The other established aspect of IBD aetiology is a failure of the immune regulatory control in the active phases of the disease [132]. The increased population of T-cells and increased expression of pro-inflammatory cytokines, including TNF-α, IL-6, IFN-γ (15), promote chronic inflammation instead of resolution and recovery processes [40]. Inflammatory processes in the epithelial gut layer facilitate microbiome infiltration of the deeper gut tissue and elicit a local immune response [43]. Gut dysbiosis and IB hyperpermeability are thus significant factors causing activation of the immune system [40]. Immune system activation and cytokine secretion result in the stimulation of naïve T-cells and proliferation and activation of effector and memory T-cells. Effector T-cells migrate to intestinal lamina propria and nearby circulation, where cell adhesion molecules (selectins and integrins) on endothelial cells facilitate the homing of effector cells [40]. Macrophages activate the adaptive immune system locally, whereas dendritic cells migrate to lymphoid tissue and activate T helper (Th1) cells and cytotoxic T cells and allow for maturation of regulatory T-cells. IBD immunopathology can thus be defined as the dysfunctional immune response and activation of either Th1 or Th2 cells in the mucosa, particularly in CD [133]. Cytokines such as IL-1, IL-6, IL-23, and transforming growth factor β (TGF-β) can activate Th17 pathways responsible for the secretion of the pro-inflammatory IL-17 family of cytokines that recruit Treg cells and neutrophils contributing to UC pathogenesis [134, 135, 136]. IL-23 may play an essential role in controlling the Th1/Th17 balance in both UC and CD [135].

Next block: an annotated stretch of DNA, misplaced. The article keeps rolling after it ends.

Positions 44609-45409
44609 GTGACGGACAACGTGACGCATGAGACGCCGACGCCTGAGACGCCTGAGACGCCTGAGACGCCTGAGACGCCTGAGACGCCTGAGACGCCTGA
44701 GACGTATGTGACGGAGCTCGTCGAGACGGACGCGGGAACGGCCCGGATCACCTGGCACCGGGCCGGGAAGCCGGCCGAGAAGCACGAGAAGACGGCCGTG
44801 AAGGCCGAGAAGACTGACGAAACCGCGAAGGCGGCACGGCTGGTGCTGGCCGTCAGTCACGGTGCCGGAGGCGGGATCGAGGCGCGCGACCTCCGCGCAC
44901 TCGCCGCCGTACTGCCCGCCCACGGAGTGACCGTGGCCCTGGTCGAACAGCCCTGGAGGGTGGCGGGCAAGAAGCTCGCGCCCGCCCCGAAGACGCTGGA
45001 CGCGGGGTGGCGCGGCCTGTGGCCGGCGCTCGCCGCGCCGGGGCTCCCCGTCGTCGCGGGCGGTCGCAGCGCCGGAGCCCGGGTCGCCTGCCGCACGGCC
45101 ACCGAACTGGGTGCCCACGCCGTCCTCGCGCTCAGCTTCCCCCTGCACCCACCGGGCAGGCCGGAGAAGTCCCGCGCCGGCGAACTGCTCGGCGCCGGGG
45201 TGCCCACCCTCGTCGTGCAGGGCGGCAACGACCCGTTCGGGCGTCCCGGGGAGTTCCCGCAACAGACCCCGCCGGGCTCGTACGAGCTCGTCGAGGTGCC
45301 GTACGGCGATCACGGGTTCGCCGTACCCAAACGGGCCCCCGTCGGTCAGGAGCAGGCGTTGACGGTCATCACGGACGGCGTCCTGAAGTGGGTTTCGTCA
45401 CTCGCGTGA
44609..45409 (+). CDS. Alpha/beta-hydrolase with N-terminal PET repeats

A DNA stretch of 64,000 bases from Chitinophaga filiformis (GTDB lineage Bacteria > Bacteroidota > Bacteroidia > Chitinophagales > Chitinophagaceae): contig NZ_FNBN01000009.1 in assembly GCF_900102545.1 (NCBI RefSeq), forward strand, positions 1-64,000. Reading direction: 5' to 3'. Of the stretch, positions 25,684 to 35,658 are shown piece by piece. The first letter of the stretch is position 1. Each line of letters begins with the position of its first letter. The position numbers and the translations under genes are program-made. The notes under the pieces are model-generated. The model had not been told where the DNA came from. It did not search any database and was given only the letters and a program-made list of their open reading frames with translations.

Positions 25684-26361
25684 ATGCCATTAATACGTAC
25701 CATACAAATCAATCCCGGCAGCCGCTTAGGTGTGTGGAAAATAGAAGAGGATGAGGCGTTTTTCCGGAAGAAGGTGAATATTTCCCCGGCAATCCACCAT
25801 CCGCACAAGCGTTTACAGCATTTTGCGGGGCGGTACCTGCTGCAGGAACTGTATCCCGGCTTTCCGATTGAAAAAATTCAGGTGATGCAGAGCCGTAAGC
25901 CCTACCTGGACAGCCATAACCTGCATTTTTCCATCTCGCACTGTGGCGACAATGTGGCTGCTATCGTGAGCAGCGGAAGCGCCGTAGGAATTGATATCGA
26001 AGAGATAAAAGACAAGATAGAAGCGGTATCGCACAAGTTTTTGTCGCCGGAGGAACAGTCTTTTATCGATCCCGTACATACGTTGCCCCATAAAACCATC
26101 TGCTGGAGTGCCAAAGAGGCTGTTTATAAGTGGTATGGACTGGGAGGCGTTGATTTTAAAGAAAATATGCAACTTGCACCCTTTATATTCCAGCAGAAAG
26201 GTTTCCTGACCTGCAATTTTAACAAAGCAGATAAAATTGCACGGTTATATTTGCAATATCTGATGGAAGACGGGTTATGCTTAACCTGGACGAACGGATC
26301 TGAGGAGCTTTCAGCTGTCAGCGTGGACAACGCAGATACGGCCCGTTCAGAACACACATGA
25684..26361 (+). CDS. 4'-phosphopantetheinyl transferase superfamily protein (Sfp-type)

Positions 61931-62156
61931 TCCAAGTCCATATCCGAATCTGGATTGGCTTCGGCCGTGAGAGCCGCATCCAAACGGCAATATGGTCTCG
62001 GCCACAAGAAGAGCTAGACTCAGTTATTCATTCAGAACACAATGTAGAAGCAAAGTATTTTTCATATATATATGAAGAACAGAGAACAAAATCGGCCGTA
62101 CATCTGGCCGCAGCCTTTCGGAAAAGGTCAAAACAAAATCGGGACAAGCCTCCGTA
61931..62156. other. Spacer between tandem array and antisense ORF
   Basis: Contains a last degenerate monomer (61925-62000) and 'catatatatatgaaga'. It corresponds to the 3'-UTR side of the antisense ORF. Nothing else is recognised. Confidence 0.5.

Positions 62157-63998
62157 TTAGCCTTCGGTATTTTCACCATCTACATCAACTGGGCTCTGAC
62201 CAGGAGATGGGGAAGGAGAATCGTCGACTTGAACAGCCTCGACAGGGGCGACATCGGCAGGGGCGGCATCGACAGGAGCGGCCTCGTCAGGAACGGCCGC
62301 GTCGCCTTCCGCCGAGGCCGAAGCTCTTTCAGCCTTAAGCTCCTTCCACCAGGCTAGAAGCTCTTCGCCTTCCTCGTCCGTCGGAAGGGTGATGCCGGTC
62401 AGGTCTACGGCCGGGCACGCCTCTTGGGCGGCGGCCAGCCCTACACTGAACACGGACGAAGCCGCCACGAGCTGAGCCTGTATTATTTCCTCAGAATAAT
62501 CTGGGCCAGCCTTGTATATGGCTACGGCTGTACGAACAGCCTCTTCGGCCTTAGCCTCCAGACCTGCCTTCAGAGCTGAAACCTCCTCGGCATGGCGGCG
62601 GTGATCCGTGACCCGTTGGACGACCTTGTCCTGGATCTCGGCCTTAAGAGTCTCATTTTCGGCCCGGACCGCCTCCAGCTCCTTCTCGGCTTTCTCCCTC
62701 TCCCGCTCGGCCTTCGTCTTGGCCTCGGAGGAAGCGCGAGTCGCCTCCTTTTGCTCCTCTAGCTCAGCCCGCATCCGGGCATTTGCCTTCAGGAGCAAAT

Interestingly, GF animals tend to have impaired Th17 cell development, decreased IL-17 cytokine production in the colon [137], and impaired Treg cells [138], suggesting an essential role for microbiota in IBD immunopathology. GF animals also have an altered mucus layer [139], further implicating gut microbiota in IBD pathophysiology. While healthy subjects can generally tolerate autologous microbiome, in some cases, the breakdown of this symbiosis is associated with chronic intestinal inflammation [40, 140, 141]. It was proposed that gut dysbiosis negatively impacts the interaction between the immune response and microbiome, leading to an overactivation of the immune system [40].